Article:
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    Published on: April 30, 2010

    The Financial Times has an interesting piece about the new marketing promotion developed by Walmart-owned Asda Group in the UK, in which it made an “Asda Price Guarantee” that it says insures that “it cannot, and will not, be beaten on price.” According to the announcement, “The launch of the Asda Price Guarantee heralds the official end of the grocery price war between all the major supermarkets, and covers over 13,000 branded and own brand products, and items on promotion.”

    According to the story, the promotion embraces the internet’s ability to provide price transparency, allowing “customers to use the internet to compare what they spent at its store against the same purchases at its main competitors, which include Tesco, the largest UK grocer, Sainsbury and William Morrison. The retailer said it will issue printed coupons from its website to cover the difference in any case where customers find they could have spent less elsewhere.” FT says that it is believed to be “the first time a retailer has chosen to work with one of the internet-based price-comparison engines that have been seen as a potential threat to their traditional business model.”

    The software enabling the Asda offer comes from a UK company called
    KC's View:
    One of the experts interviewed by FT says that this is the kind of “shocking disruption” that can make a real difference in how shoppers make decisions about which stores to patronize. At this point, we’re all pretty used to all the ads and commercials and promotions that promise this and that...but this is the kind of innovation that can be an attention-grabber.

    Question one: How does Tesco respond?

    Question two: How low can prices go?

    Question three: At what point does Walmart bring this technology to the US?

    BTW...this same kind of technology is available on some cell phones, using a bar code to identify what stores are selling a specific product in an area and for how much. But most retailers view this as a kind of nightmare...even as Walmart/Asda embraces it.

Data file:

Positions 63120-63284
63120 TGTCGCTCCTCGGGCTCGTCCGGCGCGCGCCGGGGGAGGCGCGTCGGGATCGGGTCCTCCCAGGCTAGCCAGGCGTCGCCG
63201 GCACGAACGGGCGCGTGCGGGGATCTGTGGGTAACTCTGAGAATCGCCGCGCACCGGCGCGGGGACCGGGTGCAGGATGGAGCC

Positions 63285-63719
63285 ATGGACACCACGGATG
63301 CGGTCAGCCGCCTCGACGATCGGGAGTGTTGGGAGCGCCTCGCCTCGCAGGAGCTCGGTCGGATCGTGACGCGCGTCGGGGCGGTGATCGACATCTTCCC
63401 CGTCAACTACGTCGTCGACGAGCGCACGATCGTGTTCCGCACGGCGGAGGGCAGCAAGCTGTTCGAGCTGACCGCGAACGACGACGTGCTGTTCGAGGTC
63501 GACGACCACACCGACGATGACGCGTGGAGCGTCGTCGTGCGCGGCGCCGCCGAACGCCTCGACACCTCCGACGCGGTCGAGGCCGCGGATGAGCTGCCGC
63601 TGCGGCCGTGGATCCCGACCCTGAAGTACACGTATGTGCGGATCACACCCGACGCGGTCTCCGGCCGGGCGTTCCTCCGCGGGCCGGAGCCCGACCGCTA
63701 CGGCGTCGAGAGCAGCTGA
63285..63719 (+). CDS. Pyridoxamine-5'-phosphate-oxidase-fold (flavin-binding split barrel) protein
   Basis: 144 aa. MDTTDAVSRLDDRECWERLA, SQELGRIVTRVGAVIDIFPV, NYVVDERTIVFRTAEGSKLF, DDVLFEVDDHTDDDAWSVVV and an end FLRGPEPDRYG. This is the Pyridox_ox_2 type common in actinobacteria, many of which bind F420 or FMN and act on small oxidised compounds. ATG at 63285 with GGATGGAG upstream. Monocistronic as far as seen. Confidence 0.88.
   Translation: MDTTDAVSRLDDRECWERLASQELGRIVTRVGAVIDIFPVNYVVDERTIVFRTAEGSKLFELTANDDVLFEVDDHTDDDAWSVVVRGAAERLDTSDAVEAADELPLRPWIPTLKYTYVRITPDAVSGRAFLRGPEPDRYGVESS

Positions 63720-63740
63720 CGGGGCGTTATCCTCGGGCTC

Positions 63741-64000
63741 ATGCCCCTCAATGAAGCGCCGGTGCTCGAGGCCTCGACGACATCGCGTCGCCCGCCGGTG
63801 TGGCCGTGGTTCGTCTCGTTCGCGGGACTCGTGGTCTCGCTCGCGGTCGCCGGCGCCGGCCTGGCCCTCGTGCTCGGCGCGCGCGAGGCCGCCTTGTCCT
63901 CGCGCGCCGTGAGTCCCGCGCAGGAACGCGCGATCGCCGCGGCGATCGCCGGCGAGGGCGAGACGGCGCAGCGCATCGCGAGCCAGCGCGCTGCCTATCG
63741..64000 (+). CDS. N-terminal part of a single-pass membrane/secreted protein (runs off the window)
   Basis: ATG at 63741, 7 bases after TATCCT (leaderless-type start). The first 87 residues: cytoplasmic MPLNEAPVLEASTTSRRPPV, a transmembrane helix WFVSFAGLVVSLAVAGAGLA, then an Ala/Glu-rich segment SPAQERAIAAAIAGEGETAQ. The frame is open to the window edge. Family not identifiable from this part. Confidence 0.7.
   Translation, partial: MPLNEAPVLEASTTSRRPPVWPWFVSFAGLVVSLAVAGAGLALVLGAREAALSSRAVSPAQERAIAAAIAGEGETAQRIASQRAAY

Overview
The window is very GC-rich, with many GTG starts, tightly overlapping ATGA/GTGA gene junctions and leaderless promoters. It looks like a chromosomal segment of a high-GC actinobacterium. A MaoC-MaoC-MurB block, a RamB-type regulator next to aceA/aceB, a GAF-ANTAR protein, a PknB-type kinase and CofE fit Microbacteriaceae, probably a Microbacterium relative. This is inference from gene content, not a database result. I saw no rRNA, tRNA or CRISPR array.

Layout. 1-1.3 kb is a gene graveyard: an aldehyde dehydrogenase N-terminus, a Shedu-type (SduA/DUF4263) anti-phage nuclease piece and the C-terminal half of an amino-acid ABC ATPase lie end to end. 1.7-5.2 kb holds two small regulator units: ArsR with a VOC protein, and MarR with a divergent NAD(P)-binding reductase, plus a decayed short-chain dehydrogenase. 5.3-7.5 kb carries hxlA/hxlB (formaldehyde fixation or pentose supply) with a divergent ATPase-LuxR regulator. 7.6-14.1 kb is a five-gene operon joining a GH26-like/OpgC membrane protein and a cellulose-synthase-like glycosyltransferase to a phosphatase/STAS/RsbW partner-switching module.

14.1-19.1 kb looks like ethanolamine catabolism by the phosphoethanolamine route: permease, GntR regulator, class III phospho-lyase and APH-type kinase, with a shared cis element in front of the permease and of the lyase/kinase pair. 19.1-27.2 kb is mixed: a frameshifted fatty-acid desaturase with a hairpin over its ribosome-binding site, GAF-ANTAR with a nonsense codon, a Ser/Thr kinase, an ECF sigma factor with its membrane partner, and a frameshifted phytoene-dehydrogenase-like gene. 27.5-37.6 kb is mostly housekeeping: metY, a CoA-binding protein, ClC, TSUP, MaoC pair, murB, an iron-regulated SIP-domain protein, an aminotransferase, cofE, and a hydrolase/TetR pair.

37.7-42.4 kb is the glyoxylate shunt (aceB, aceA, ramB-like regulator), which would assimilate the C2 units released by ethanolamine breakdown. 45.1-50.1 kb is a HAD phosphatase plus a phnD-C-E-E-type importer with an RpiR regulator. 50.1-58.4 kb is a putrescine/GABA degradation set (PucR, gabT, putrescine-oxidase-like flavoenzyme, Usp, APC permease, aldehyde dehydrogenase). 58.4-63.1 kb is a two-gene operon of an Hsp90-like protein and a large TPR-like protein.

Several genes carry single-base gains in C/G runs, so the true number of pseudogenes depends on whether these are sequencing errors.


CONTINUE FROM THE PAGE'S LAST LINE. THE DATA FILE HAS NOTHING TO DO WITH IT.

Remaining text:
Published on: April 30, 2010

    The New York Times reports on a company called Foursquare, that is using an online network connected to people’s smart phones to inform its clients - including PepsiCo, Starbucks, Macy’s and Tasti-D-Lite - when registered shoppers are near a either a specific store or a store that sell the client’s product. Those shoppers can then be sent an email or text message reflecting a specific deal, reward or discount.

    According to the Times, “the location-based opportunity is particularly big for consumer packaged goods brands like Pepsi. Those brands market their product heavily, but they depend on drugstores or restaurants to actually get consumers into stores. With Foursquare and apps that track consumers’ locations, Pepsi can strike a deal directly with the consumer.”

    The Times says that Pepsi’s Foursquare program will begin in June, and it is anticipated that “when a Foursquare user is near a Pepsi retailer, an offer to enroll the person in a Pepsi rewards system will appear. Once people are enrolled, whenever they check in at a grocery store or drugstore selling Pepsi, they will accumulate rewards points or badges that they can redeem for products or offers or donate toward charities.” The Times writes, “Foursquare is sort of a social application meets game. Its members press a button upon arriving at various locations to ‘check in,’ letting them accumulate points — they compete to be ‘mayor’ of a certain site, or the person with the most check-ins at that site, and can unlock badges for completing certain activities.”

    “It gives us immediate feedback for what’s going on in the marketplace,” Margery Schelling, chief marketing officer of PepsiCo Foodservice, tells the Times. “That’s invaluable.”